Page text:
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BrainWaves: The Neuroscience Graduate Program Newsletter

How to Get Involved in Science Communication as a Graduate Student

Authors: Negeen Halabian and Vanessa Parise

Why science communication is important for graduate students?

As graduate students living through a pandemic, we have seen first-hand the effects of ineffective science communication. The COVID-19 pandemic made it clear that science has an enormous impact on our daily lives. From mask mandates to vaccine distribution, scientific research has played a critical role in guiding public health policies. Despite this, there has been a lot of confusion and misinformation surrounding the pandemic. Responsible and ethical communication is an essential aspect of effective engagement, and social media platforms are becoming increasingly popular for science communication, however they come with both benefits and risks. Maintaining scientific integrity and ethical conduct is of utmost importance while engaging in social media use. We must remember that we are representing a larger body of scientists and we can play a significant role in shaping public opinion, educating the public, guiding policies, and interacting with academics from diverse fields.

While we recognize the importance of science communication, engaging in it can be a daunting task. In the following sections, we will explore how to effectively communicate your research and the strategies available to you at McMaster University to make your research more accessible to the public.

What does effective science communication look like?

The first step to effective science communication is understanding the different types of communication available to you, and to choose an accessible and appropriate medium that is well-suited for your target audience and communication goals. Deciding on your target audience goes hand-in-hand with your communication goals. Below, you will find the three major types of audiences, and the most suitable means of communication within that target audience:

  1. Academics/professional WITHIN/OUTSIDE your field of study: When communicating with individuals that have knowledge of the information within your field of study, it is best to present information in either a written or oral format. This includes systematic/scoping reviews, journal articles presenting novel research, or conference presentations.
  2. Academics/professionals OUTSIDE of your field of study: When communicating with individuals that are not knowledgeable about your field, but are accustomed to the academic sphere, it is best to choose communication methods that are both informative and visual in nature. An example of this would be an informative webinar where interactive visuals accompany your presentation.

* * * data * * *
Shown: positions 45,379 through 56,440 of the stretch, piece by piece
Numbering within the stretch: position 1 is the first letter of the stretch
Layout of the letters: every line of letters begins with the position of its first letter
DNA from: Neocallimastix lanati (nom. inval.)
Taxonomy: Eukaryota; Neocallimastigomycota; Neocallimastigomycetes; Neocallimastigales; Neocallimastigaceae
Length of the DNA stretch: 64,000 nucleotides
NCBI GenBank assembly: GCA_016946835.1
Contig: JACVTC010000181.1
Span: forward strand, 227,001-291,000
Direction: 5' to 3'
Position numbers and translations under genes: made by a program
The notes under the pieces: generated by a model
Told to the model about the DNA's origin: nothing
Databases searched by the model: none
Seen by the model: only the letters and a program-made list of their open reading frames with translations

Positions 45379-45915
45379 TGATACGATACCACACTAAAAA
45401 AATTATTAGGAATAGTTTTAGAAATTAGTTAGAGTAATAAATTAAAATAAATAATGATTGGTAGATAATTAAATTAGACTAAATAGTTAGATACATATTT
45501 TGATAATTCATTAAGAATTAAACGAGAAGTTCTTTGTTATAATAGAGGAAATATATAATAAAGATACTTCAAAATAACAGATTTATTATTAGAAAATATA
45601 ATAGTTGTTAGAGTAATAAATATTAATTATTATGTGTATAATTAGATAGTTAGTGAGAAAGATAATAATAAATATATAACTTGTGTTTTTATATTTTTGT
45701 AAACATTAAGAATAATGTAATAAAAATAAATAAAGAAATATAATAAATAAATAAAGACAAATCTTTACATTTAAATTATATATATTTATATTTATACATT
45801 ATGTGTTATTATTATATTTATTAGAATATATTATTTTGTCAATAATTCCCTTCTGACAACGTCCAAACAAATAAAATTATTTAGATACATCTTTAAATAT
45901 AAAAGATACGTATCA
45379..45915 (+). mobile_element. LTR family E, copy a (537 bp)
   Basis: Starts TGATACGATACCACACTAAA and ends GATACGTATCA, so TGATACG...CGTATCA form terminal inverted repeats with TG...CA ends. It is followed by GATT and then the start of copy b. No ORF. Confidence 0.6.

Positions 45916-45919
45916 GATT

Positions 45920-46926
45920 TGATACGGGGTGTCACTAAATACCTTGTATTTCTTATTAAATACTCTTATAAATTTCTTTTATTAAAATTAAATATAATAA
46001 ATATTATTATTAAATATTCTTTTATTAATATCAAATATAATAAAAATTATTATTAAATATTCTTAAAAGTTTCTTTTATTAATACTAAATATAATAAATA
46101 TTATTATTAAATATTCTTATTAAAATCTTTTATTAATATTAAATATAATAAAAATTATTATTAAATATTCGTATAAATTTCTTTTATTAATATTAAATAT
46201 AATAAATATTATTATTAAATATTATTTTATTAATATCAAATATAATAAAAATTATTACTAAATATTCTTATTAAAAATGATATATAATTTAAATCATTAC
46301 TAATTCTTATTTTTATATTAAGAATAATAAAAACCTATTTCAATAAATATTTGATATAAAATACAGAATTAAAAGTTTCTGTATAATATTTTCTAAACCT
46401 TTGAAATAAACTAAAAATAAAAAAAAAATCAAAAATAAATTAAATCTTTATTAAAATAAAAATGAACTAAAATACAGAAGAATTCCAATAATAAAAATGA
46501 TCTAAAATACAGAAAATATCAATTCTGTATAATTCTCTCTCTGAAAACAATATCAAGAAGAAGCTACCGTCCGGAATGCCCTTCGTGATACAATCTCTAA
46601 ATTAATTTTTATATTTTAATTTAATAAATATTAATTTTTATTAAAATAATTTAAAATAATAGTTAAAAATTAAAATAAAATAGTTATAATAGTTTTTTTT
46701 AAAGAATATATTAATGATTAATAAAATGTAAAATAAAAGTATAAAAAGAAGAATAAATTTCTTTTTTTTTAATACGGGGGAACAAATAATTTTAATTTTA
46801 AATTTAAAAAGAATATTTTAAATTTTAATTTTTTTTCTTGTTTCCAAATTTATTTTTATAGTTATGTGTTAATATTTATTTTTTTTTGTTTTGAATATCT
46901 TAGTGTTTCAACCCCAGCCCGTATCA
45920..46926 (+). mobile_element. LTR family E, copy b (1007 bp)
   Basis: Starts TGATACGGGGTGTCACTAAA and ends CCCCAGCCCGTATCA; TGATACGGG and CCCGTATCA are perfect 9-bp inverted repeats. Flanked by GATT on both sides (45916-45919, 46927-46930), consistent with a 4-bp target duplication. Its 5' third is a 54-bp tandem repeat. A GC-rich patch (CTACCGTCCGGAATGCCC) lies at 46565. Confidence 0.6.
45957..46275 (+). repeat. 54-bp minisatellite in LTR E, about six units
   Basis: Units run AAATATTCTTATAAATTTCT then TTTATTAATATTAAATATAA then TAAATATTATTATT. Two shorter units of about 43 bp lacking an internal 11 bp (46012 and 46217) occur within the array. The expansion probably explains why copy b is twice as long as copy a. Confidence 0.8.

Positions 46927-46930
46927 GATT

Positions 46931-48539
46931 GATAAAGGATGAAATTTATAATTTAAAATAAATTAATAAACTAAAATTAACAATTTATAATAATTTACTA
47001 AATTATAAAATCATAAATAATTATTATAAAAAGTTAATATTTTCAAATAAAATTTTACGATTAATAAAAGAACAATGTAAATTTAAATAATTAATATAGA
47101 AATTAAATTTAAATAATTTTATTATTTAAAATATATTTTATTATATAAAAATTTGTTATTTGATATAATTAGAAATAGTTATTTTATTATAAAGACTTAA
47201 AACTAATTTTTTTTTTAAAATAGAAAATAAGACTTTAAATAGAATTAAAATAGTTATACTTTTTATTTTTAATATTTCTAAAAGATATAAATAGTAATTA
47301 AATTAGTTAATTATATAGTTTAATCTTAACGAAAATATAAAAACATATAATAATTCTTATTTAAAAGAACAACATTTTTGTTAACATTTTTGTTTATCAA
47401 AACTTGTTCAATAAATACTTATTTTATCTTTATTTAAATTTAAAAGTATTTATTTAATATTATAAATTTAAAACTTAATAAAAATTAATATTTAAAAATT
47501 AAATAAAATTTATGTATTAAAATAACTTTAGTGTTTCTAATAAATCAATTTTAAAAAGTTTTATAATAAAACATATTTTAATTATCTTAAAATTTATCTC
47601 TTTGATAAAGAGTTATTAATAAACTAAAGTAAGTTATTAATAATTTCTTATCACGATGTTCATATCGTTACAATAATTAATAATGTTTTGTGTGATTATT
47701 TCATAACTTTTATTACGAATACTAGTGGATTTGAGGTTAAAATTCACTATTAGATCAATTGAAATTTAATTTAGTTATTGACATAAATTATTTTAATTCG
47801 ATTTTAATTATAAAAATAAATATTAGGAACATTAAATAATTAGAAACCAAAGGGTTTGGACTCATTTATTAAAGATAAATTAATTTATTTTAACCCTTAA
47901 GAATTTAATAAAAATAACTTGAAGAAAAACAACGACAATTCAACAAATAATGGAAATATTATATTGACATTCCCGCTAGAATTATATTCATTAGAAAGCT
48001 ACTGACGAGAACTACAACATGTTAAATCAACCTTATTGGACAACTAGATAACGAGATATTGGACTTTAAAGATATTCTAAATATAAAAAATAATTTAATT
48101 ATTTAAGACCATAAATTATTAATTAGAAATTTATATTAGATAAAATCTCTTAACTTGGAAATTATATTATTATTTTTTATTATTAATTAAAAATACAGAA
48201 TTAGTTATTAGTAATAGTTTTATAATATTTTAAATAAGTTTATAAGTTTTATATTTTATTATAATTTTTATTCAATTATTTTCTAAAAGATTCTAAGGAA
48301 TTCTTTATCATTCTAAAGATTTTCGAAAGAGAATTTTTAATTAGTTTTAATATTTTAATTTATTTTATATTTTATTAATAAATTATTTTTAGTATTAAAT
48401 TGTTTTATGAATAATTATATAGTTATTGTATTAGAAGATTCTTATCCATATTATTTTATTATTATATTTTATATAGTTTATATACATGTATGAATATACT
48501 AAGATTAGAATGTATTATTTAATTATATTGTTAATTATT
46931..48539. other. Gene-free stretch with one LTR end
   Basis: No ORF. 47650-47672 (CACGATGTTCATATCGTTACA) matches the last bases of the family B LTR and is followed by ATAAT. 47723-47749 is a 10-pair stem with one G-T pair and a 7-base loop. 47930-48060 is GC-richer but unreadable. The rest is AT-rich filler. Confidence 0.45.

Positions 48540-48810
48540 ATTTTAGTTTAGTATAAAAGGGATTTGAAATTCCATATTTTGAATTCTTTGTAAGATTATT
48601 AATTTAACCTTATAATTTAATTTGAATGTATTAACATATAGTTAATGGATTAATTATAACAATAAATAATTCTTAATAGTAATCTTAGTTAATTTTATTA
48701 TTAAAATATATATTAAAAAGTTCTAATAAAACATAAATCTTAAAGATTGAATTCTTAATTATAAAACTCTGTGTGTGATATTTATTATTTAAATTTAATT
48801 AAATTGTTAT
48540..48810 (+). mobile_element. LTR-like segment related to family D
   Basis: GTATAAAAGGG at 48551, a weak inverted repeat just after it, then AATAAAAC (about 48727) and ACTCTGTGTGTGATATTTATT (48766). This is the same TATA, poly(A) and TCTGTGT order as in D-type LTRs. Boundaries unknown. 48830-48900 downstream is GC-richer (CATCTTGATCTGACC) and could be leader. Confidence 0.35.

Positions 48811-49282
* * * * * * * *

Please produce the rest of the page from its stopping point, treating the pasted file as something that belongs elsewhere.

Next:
3. Common layperson: The most important thing to remember when communicating with the common layperson is to keep your information eye-catching, exciting, and engaging. The most common ways to communicate are through infographics, social media posts, or podcasts. 

What are some resources/ways to get involved?

Now that you're equipped with how to communicate your research, the next step is to get involved! There are options available both within and outside of McMaster. Below you can find information on some of the resources and opportunities available to you. 

At McMaster University

    1. GradFlix (Only open to thesis-based M.Sc. and Ph.D. students): Gradflix is a competition in which you are to creatively display your research in layman’s terms in a 60-second video. It challenges its participants to think of a fun and imaginative way to communicate complicated terms that a non-academic individual can understand.
    2. Graduate Student Services at the library: The library is not just for books and a quiet study space. The libraries at McMaster offer one-on-one consultation services by appointment only as well as free and accessible workshops regarding a variety of common concepts in research communication.
  1. Coursera: Coursera is an online learning platform with a variety of self-paced online courses. There are a plethora of courses available (for free!) to the public to learn more about science communication and test your skills.

  2. YouTube and Podcasts: YouTube and science information podcasts provide amazing examples of both the good and the bad of science communication. Immersing yourself in the world of science communication can help you find the skills you need to effectively communicate your research.

 As graduate students, it is crucial to recognize the significance of effectively engaging in science communication with our colleagues and the public. We have a responsibility to promote science communication literacy among academics and utilize the available resources and opportunities to bridge the gap between science and the public. By taking action, we can combat misinformation and empower the public, ultimately contributing to the betterment of society.